Greg & Colin Thornton RE/MAX Sabre

Colin Direct: 604-561-3306 | EMAIL info@thethorntongroup.ca |

7 Things to Look for in a New Neighbourhood

 

Whether seeking solace, activity, schools, churches, or green space, every homebuyer looks for a different combination of attributes in a new community.  Choosing a neighbourhood that suits your needs and wants is one of the most important decisions you’ll make in the home-buying process; your choice of environment will affect the way you experience your new home.  This is a very personal decision, influenced by countless unique factors colouring your own lives, but you should always keep the following in mind:


  1. If you’re considering buying a home in a community that is unfamiliar to you, get to know its lay-out, offerings, and ambiance.  Take some time to walk or drive through the neighbourhood, both during the day and at night, familiarizing yourself with the sights, sounds, and smells.


  1. What amenities does the neighbourhood have to offer?  Is public transportation readily accessible?  Are there schools, churches, parks, or grocery stores within reach?  Consider visiting schools in the area if you have children.


  1. What is the nature of the job market in the area?  Keep in mind that if area employers are producing more jobs, you can expect property values to increase, especially if the jobs offered fall within a higher salary bracket.


  1. Speak with the neighbours.  Ask questions.  They can offer you a wealth of information, from an inside perspective.


  1. How will you be affected by a new commute to work?  Drive the route between the new neighbourhood and your office during the appropriate times to gauge the volume of traffic you could expect to encounter, and the amount of time you’d need to put aside for daily travel.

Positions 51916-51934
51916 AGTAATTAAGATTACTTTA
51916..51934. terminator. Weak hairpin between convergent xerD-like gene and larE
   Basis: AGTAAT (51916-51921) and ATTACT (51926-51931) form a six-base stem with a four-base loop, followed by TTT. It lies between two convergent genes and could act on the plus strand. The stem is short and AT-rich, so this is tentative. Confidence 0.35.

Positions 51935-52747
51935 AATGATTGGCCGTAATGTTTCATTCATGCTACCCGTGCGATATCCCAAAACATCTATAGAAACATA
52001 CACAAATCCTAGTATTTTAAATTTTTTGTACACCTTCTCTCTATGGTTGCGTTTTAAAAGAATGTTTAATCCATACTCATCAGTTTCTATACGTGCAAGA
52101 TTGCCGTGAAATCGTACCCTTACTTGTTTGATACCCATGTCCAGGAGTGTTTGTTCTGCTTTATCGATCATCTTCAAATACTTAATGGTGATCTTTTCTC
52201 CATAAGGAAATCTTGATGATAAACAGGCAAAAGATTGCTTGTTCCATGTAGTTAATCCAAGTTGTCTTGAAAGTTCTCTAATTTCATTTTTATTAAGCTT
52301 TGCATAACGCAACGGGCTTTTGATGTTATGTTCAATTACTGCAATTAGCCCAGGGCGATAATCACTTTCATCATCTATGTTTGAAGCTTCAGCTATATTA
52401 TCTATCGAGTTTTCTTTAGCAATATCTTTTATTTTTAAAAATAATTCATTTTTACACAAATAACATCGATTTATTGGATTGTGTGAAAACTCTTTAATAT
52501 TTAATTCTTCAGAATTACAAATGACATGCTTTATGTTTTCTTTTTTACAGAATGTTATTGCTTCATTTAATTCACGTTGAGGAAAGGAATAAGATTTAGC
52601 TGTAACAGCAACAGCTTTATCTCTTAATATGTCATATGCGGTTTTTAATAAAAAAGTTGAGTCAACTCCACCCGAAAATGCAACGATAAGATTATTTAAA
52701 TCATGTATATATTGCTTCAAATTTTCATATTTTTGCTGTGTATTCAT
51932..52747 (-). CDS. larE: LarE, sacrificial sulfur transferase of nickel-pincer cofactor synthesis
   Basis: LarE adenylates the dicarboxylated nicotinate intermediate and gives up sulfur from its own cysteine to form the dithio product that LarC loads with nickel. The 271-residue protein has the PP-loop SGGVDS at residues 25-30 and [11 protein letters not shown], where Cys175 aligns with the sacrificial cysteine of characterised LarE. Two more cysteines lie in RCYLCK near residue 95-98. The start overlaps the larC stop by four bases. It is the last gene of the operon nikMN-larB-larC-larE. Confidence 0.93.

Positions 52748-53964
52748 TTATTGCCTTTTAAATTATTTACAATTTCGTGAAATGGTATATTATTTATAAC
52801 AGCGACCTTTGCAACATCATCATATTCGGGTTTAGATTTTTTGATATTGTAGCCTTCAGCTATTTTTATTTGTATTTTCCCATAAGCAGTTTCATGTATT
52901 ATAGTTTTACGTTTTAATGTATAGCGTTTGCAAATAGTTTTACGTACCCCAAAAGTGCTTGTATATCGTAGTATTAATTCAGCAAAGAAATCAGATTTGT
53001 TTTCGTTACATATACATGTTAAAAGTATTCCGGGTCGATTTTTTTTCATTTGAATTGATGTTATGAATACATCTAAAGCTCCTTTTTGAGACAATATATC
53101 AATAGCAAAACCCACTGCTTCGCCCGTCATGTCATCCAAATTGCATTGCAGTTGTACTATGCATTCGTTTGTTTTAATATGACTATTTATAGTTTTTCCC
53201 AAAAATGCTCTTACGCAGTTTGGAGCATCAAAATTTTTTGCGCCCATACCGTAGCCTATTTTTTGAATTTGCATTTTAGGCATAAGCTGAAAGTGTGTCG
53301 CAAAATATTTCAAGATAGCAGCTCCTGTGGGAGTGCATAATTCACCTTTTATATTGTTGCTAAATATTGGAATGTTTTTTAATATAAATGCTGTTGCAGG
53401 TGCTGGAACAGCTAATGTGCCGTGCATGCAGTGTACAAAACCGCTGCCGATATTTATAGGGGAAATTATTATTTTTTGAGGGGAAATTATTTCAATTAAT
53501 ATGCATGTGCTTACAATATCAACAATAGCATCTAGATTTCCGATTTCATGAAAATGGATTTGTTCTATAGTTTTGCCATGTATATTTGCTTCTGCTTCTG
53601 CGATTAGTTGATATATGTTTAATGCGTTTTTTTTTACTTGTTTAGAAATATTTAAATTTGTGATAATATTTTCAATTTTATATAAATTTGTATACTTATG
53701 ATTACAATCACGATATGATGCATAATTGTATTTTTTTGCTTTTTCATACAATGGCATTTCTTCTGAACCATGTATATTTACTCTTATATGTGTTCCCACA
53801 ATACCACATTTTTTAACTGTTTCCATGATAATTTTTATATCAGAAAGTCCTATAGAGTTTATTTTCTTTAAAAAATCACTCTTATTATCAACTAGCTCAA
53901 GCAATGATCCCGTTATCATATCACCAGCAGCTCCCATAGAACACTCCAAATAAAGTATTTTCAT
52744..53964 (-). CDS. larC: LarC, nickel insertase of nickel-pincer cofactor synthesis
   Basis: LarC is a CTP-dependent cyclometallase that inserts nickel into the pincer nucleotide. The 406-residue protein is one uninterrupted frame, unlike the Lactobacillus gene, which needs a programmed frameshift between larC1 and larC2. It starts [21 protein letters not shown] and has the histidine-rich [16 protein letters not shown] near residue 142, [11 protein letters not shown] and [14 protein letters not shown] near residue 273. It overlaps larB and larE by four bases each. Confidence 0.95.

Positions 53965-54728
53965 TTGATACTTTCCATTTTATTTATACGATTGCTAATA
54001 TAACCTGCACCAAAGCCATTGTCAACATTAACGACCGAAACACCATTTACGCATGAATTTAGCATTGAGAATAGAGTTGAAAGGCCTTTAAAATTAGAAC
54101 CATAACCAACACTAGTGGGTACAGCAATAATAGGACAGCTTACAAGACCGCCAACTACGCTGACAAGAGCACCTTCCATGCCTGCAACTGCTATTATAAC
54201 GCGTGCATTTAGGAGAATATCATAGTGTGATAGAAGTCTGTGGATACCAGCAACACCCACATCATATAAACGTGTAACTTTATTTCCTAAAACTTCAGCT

1. Contact local land-use and zoning officials to determine existing development plans or potential for development in the area.  A strong agenda for neighbourhood planning and local zoning will increase the value and draw of a neighbourhood.  Keep in mind that any large, tree-covered area may be a target for future development in popular communities.


  1. Determine whether financial resources have been put in place to support infrastructure projects in the area.  These construction projects might include building, replacing, or improving anything from schools to roads, and are usually part of a city or town’s long-term plan.  While disruptive, construction could also be a benefit to your experience of a community, influencing the long-term value of the area. 

 


 

 

Successfully Representing: 

Port Moody: College Park, Glenayre, Port Moody Centre, North Shore Port Moody, Anmore, Belcarra, Barber Street, Heritage Mountain, Heritage Woods, Ioco, Mountain Meadows, Westwood Summit (Port Moody).
 
Coquitlam: Burke Mountain, Canyon Springs, Cape Horn, Central Coquitlam, Chineside, Coquitlam East, Coquitlam West, Eagle Ridge, Upper Eagle Ridge, Harbour Chines, Harbour Place, Hockaday, Maillardville, Meadow Brook, New Horizons, North Coquitlam, Park Ridge Estates, Ranch Park, River Springs, Scott Creek, Summit View, Westwood Plateau, Westwood Summit (Coquitlam).
 
Port Coquitlam: Birchland Manor, Central Port Coquitlam (Downtown), Citadel Heights, Glenwood, Lincoln Park, Lower Mary Hill, Mary Hill, Oxford Heights, Riverwood, Woodland Acres.
 
Pitt Meadows: Central, Mid, North, South, West.
 
Maple Ridge: Albion, Cottonwood, East Central, West Central, North Maple Ridge, Northeast Maple Ridge, Northwest Maple Ridge, Silver Valley, Southwest Maple Ridge, Thornhill, Websters Corners, Whonnock.
 
Other areas of service include: Surrey, Langley, Cloverdale, Burnaby, Mission, New Westminster, Vancouver.
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